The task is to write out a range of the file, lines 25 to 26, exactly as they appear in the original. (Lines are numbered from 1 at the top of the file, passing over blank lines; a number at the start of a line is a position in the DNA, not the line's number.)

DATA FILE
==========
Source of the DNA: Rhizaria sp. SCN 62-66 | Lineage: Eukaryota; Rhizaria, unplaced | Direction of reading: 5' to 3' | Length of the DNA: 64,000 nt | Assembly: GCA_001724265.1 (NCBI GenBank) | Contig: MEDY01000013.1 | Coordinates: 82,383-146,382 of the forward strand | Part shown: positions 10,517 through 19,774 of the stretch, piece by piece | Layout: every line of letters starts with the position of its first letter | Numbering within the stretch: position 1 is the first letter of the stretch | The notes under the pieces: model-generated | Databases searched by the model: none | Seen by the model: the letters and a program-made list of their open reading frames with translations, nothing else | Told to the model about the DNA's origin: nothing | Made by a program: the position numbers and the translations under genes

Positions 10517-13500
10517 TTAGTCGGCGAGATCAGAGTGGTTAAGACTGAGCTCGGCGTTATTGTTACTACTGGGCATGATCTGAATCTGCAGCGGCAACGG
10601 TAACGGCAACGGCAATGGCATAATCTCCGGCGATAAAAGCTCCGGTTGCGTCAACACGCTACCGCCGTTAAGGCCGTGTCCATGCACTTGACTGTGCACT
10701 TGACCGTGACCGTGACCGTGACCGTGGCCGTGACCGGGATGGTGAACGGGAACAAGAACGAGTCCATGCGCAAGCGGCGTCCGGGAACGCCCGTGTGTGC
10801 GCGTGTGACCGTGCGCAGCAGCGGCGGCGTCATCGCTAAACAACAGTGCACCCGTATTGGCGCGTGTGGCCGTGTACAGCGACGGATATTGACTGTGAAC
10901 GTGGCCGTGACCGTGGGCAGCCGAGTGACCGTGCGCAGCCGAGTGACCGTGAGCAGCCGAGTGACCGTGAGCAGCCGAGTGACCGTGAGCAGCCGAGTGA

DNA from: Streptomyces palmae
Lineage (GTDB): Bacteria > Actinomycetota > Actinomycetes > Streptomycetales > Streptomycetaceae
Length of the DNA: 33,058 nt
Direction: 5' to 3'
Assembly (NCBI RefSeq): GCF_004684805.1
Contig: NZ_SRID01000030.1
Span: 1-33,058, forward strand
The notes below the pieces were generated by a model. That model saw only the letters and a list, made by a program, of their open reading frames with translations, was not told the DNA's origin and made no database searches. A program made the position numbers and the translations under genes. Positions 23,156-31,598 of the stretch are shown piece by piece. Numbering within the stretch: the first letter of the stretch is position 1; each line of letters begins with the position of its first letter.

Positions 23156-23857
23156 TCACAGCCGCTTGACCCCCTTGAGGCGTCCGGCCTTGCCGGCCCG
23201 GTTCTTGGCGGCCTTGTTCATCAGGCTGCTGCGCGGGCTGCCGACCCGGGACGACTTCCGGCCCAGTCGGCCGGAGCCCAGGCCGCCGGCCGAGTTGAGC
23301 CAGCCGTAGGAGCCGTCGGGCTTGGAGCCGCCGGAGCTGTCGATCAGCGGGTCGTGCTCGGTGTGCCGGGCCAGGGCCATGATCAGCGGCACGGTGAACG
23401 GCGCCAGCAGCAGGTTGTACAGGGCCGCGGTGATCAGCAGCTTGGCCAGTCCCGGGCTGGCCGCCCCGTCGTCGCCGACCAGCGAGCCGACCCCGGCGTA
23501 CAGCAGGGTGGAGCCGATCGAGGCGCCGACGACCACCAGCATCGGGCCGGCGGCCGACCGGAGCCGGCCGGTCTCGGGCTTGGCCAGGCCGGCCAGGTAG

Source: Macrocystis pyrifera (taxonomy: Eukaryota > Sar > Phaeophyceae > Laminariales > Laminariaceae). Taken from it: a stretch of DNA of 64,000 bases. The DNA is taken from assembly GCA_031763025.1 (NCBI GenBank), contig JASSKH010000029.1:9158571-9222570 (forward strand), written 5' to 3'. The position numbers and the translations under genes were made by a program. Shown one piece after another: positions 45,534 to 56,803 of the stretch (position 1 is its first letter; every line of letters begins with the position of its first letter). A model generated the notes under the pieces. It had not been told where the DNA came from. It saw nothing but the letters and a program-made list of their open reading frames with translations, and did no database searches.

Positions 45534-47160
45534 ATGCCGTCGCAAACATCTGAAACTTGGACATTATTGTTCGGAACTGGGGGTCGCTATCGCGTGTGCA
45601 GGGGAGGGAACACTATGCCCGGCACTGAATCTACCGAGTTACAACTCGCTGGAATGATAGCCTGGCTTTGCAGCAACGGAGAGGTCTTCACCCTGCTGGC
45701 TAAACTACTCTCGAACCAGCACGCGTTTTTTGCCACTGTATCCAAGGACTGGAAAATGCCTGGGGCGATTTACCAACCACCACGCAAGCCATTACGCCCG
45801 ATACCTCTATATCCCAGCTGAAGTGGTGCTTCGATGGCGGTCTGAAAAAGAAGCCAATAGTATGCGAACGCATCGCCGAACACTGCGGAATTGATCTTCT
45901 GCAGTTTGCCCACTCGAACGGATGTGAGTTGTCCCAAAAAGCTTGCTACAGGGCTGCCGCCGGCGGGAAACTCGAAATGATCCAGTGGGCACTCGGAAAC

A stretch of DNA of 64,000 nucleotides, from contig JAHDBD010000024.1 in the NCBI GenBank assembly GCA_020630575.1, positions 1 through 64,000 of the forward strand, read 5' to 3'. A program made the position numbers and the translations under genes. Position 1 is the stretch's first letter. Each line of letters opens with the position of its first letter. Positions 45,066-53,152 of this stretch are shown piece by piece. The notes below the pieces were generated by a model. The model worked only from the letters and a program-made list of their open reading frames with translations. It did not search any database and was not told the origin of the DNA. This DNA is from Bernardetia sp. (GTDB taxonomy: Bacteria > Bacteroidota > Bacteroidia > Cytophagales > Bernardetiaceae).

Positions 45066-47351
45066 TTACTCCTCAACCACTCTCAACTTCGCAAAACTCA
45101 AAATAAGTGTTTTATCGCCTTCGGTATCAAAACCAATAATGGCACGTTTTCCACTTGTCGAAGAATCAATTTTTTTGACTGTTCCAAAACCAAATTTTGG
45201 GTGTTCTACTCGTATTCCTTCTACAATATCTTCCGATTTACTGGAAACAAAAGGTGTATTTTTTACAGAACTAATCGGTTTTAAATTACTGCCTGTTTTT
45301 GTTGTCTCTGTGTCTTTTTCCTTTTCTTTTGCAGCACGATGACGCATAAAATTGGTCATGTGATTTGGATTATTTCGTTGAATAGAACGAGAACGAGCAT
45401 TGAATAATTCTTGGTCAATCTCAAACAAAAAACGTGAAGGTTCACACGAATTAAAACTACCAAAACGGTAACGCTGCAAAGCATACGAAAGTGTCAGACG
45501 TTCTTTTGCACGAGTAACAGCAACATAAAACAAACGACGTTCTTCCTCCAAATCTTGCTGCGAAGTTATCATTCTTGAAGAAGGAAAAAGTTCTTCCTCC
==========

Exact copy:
45601 GGGGAGGGAACACTATGCCCGGCACTGAATCTACCGAGTTACAACTCGCTGGAATGATAGCCTGGCTTTGCAGCAACGGAGAGGTCTTCACCCTGCTGGC
45701 TAAACTACTCTCGAACCAGCACGCGTTTTTTGCCACTGTATCCAAGGACTGGAAAATGCCTGGGGCGATTTACCAACCACCACGCAAGCCATTACGCCCG